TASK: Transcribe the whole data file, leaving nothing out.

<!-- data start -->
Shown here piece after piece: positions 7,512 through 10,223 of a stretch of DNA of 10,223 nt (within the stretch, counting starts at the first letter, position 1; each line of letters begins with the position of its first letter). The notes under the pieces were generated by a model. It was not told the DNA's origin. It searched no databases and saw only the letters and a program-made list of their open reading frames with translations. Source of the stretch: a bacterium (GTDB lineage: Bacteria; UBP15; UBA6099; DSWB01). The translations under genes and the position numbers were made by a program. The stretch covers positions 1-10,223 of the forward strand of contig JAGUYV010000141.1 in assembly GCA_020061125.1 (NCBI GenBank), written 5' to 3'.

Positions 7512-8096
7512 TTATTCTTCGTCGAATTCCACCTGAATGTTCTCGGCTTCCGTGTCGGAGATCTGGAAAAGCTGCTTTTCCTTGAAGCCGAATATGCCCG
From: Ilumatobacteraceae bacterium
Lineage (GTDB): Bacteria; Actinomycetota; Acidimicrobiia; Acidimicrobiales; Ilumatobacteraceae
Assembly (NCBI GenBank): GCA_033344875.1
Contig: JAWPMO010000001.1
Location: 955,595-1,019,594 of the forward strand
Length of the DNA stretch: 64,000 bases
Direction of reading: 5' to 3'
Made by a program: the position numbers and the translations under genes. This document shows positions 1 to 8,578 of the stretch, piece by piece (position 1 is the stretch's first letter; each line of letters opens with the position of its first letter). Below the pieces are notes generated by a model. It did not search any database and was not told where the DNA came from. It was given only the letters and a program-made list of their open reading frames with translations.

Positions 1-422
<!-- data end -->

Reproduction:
Shown here piece after piece: positions 7,512 through 10,223 of a stretch of DNA of 10,223 nt (within the stretch, counting starts at the first letter, position 1; each line of letters begins with the position of its first letter). The notes under the pieces were generated by a model. It was not told the DNA's origin. It searched no databases and saw only the letters and a program-made list of their open reading frames with translations. Source of the stretch: a bacterium (GTDB lineage: Bacteria; UBP15; UBA6099; DSWB01). The translations under genes and the position numbers were made by a program. The stretch covers positions 1-10,223 of the forward strand of contig JAGUYV010000141.1 in assembly GCA_020061125.1 (NCBI GenBank), written 5' to 3'.

Positions 7512-8096
7512 TTATTCTTCGTCGAATTCCACCTGAATGTTCTCGGCTTCCGTGTCGGAGATCTGGAAAAGCTGCTTTTCCTTGAAGCCGAATATGCCCG
From: Ilumatobacteraceae bacterium
Lineage (GTDB): Bacteria; Actinomycetota; Acidimicrobiia; Acidimicrobiales; Ilumatobacteraceae
Assembly (NCBI GenBank): GCA_033344875.1
Contig: JAWPMO010000001.1
Location: 955,595-1,019,594 of the forward strand
Length of the DNA stretch: 64,000 bases
Direction of reading: 5' to 3'
Made by a program: the position numbers and the translations under genes. This document shows positions 1 to 8,578 of the stretch, piece by piece (position 1 is the stretch's first letter; each line of letters opens with the position of its first letter). Below the pieces are notes generated by a model. It did not search any database and was not told where the DNA came from. It was given only the letters and a program-made list of their open reading frames with translations.

Positions 1-422